Eleanor Roosevelt

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Eleanor Roosevelt (1884-1962), reformer and First Lady of the US from 1933 to 1945 as wife of US President Franklin D Roosevelt who was president from 1933 to his death in 1945

This article is writen and copyright 2008 by Will Johnson, Professional Genealogist. This page is locked, if you'd like to comment on it, you may email me at wjhonson@aol.com

Note: This article is not finished, I'm working on it. If you'd like to help, email me, and I will credit you for any help you bring.

Contents

Childhood

Anna Eleanor Roosevelt was born 11 Oct 1884 in "her maternal grandmother's mansion overlooking the Hudson River, about a hundred miles north of New York City". (Farber, p 20). Farber is no doubt here describing the village of Tivoli or more colorfully called "Tivoli-on-Hudson". Neither Eleanor herself in her own autobiography, nor her biographer Blanche Weisen Cook mentions specifically where she was born.

Eleanor was the daughter and eldest child of Elliott Roosevelt and his wife Anna Rebecca Livingston Ludlow Hall who had married in New York City on 1 Dec 1883. Elliott and Anna had another child Paul born in 1890. All was unwell however, for Elliott had a weakness for liquor and a precarious mental condition. Doris Faber describes his wife Anna as exhibiting a "chill religiosity", and that after several increasingly tense years "she all but banished him."

Eleanor in her own autobiography states that they went to Italy where she remembers being with her father when they visited Vesuvius, and that for several months her mother settled in a house in "Neuilly, outside of Paris." A third child was on it's way, and Elliott was at this time, apparently temporarily in an asylum. In an 18 Aug 1891 New York Times article, Theodore Roosevelt, who would be elected President in 1900, petitioned the New York Supreme Court to have his brother Elliott declared insane and for a commission "...to legally pass upon his condition in order that a committee may be appointed to take charge of his person and estate....Three times he threatened to commit suicide." Elliott was then living in a private asylum in France.eleanor2.png

Upon their return from Europe, Anna and Eleanor lived with her widowed mother Mrs. Ludlow, for a short time. "We moved back to New York, the autumn that I was seven, to a house which my mother had bought and put in order on East 61st Street, two blocks from Auntie Bye..." (Autobiography, p. 8) She then however discusses incongruously and without explanation her life in the house on 37th street with her grandmother Ludlow and her mother's sisters. Her father although not then living there, was a frequent visitor.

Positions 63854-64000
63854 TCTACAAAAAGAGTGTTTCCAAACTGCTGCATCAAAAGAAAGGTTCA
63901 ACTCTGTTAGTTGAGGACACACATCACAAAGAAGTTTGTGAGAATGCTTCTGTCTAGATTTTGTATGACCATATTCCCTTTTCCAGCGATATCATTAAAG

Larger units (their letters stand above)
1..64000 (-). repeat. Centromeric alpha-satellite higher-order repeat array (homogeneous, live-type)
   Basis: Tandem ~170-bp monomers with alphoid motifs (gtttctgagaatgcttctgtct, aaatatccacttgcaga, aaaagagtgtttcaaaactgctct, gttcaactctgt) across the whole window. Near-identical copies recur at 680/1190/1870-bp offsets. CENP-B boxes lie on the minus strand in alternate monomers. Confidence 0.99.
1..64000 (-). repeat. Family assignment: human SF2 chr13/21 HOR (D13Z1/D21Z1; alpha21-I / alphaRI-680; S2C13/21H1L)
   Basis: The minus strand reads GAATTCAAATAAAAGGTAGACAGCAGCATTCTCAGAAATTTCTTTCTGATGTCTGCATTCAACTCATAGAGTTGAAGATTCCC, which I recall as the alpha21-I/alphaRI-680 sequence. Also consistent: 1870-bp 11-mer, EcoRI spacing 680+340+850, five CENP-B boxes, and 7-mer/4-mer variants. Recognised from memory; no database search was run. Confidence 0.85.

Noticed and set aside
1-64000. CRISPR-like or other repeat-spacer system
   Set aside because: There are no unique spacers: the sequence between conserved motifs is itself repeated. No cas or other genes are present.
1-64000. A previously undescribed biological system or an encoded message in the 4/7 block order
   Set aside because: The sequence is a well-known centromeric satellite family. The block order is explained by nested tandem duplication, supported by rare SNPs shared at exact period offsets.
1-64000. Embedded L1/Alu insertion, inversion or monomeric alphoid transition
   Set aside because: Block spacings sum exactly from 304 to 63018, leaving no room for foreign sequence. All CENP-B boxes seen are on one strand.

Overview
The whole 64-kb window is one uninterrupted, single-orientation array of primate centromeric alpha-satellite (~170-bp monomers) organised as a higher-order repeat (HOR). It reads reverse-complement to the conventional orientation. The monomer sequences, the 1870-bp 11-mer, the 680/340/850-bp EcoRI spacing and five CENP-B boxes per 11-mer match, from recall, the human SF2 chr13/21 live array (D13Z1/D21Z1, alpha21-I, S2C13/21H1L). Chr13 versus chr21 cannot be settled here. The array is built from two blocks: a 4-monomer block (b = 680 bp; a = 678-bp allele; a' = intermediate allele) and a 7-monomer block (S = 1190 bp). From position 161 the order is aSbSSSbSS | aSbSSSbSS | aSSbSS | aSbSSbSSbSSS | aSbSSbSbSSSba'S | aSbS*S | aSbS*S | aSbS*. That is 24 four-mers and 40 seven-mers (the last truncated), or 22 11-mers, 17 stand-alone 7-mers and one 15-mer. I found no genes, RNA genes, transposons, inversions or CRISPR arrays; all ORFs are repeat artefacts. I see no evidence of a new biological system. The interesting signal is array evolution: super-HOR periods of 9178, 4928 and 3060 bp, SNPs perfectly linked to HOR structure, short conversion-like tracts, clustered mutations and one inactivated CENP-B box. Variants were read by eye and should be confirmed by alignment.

Eleanor's mother Anna died on 8 Dec 1892, of a fever when Eleanor was eight "at her home 52 E 61st St", so reports her obituary in the New York Times published the next day. Elliott followed her to the grave two years later, his obituary in the New York Times dated 16 Aug 1894 describes his death from heart disease "at his home 313 West 102nd St". Probably from before her mother's death, Eleanor lived with both her mother and grandmother, but certainly afterward she was placed in the custody of grandmother Hall. Mrs Hall sent her for "finishing" to school in England in the Autumn of 1899. She boarded at Mlle. Souvestre's school "Allenswood," in South Fields near London. Upon her return for her "society debut" she met again Franklin Delano Roosevelt her distant cousin, then in school at Harvard University.

EleanorRoosevelt.jpgFranklin Delano Roosevelt was born 30 Jan 1882 at Hyde Park, Dutchess County, New York, to James Roosevelt (1828-1900) and his wife Sara Delano (1854-1941). Many people assume that the Roosevelt's met because of their shared Roosevelt surname and it ties, but they were very distant Roosevelt fifth-cousins. They actually met because Sara Delano and Anna Roosevelt Elliott's sister were best friends from before Sara's marriage to Elliott. When Franklin was born, Elliott Roosevelt was his godfather. The families then remained close because of this friendship, which eventually resulted in Franklin and Eleanor knowing each other somewhat as they grew.

Marriage

Eleanor's uncle Theodore "Teddy" Roosevelt became US President in 1901. When on 17 Mar 1905 Franklin Roosevelt married Eleanor Roosevelt, it's been reported that Teddy who was present at the wedding, got more attention than the married couple.

Franklin Roosevelt and Eleanor had six children:

  1. Anna Eleanor "Sis" Roosevelt (1906-1975) who married three times Curtis Bean Dall, John Boettiger, and Dr John Addison Halsted;
  2. James Roosevelt (b. 1907) who married twice Elizabeth Cushing and Romelle Schneider;